Contractor doctor: should I accept an early contract renewal offer?

Dear Contractor Doctor,

I've been offered an extension to my contract for the same rate for another year, but it is 2 months before it expires. I think I can earn more money elsewhere though but I know I can't really start looking until I've got 4 weeks left on my current contract. Apparently the client cannot afford to pay more. What would you advise?  

Thanks

[Name supplied]

Contractor Doctor says:

Ah ah, that old chestnut!

Firstly, well done on doing such a good job that they have asked you to renew. Having contracts renewed looks great on the CV and is very comforting to prospective employers. If this is your first renewal it would be wise to renew for this purpose. If it is your first contract then definitely renew. I cannot stress how important it is to have contracts renewed. Contractors who have lots of short contracts on their CVs and no renewals smell of doing a poor job.

Now, down to the negotiations. Firstly, try and negotiate directly with the client. You are in a better position than your agent to sell yourself. Also, bear in mind that the agent has a different set of motivations and will be working to get what they want, not what you want.

With regard to the duration, if you do not wish to renew for a year then you could ask for 6 months. It is unlikely they will say no. 

On the subject of rate, there is no such thing as 'cannot afford to pay more'. In your case I suspect the reason for renewing early might be that you are in the middle of a project and the client wishes to mitigate against the cost of you leaving and having to be replaced. If this applies to you then you are immediately in a good bargaining position to have your rate increased. There is always a cost of being replaced, but if you are in the middle of a project then it might be higher and you have more to bargain with.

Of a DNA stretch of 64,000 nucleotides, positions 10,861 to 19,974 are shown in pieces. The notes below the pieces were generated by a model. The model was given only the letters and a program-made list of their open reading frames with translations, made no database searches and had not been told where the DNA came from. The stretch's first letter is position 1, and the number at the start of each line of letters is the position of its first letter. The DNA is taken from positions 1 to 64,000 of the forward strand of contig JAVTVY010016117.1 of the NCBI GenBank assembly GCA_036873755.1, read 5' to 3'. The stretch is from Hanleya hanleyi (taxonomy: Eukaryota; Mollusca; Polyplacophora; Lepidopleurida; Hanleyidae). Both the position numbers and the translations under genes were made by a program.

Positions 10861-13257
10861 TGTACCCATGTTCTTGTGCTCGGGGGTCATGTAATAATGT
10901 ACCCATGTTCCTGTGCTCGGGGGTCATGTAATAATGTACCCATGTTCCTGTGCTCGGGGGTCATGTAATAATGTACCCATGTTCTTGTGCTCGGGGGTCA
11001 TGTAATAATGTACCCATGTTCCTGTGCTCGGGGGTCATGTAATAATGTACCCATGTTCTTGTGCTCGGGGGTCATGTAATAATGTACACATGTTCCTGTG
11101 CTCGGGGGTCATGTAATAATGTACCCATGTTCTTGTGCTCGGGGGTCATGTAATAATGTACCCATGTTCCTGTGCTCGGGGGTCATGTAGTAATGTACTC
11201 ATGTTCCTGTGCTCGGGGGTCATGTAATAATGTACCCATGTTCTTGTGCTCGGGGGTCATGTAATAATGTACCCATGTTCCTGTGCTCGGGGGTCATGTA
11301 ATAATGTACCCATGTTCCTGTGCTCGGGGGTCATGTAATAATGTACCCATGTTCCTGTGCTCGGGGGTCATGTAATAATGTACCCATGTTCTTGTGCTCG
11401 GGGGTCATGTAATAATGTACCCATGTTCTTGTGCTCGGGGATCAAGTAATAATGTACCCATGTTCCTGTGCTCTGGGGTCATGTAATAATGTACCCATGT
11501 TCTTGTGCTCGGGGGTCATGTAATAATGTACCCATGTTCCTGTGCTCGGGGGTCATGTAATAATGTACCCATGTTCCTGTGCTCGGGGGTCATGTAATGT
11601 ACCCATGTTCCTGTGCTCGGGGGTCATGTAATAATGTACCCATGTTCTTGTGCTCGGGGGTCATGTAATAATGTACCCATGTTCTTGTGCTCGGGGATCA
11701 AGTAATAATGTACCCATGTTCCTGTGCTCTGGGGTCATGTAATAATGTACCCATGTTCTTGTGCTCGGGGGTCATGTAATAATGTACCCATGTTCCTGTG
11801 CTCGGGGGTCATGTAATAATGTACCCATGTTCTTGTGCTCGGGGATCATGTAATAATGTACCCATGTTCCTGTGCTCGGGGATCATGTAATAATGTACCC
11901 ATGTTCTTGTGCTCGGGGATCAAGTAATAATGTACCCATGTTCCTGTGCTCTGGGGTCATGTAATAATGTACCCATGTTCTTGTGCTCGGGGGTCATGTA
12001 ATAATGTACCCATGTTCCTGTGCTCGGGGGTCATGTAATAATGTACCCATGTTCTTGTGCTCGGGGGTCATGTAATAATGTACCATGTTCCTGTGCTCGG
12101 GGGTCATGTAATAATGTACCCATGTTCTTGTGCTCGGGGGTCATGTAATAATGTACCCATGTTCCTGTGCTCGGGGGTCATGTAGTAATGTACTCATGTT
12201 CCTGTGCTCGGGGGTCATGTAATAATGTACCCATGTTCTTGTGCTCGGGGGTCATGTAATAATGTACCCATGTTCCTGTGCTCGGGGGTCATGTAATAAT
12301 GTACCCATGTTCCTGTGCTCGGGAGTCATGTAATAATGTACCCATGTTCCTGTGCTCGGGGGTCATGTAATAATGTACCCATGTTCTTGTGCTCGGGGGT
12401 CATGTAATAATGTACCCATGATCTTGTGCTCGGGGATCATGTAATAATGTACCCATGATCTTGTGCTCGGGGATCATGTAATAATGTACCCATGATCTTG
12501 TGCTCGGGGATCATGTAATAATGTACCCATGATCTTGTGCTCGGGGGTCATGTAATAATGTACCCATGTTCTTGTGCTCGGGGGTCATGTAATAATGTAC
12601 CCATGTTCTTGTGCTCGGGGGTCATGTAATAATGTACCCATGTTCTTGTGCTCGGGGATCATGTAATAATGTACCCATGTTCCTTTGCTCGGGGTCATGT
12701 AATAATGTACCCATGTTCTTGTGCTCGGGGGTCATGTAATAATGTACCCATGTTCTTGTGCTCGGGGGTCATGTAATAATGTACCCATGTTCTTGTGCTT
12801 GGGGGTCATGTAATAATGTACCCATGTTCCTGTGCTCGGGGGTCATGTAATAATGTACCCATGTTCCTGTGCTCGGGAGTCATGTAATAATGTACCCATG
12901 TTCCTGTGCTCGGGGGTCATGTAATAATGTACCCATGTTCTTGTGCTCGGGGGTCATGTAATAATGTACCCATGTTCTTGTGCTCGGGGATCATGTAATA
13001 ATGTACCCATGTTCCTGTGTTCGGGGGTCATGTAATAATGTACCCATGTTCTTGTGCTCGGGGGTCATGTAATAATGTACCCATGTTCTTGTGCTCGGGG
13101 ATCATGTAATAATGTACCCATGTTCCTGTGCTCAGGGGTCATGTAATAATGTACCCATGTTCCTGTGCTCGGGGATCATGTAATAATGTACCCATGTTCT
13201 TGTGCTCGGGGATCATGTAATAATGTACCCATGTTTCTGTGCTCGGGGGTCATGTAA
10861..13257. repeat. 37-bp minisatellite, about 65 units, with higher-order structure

If you are being paid under the market rate then you are certainly in a position to ask for more. If not, then it is not a good idea to try and get more just because you are in a strong position of them not wanting to lose and replace you. Remember that you do not want to burn bridges and you have the reference at a later date to think about. Being reasonable is key.

Asking you to renew 2 months before expiry is a classic tactic that prevents you from looking for another contract. You can't look for another one because no one will be interested in someone who can start in 2 months. Having another higher offer in the bag when it comes to renewal gives you the strongest chance of negotiating a higher rate. However, be careful about going into the market solely to play contracts off against each other. You will get a bad reputation. Only seek another contract if you genuinely feel that it is unlikely your current client will increase your rate to the market rate.

Given it is 2 months before then I'd suggest asking for a higher rate and stand your ground. If they say they will not pay you more then I'd suggest holding out until about 4 weeks before expiry. At that point they might start sweating and you can also look for something else. Bear in mind that it is also unlikely they will start looking for a replacement 2 months before they need someone as it will be very hard to find someone.

You'll probably find that they will offer you something to stay rather than boot you out and incur the cost of replacing you.

If the difference between the offer and the market rate is not much then bear in mind the cost of looking for another contract and potentially being out of work for a little while. See Financial Considerations when Deciding to Take a Contract

Good luck with it all.

Contractor Doctor

Published: Friday, December 21, 2007

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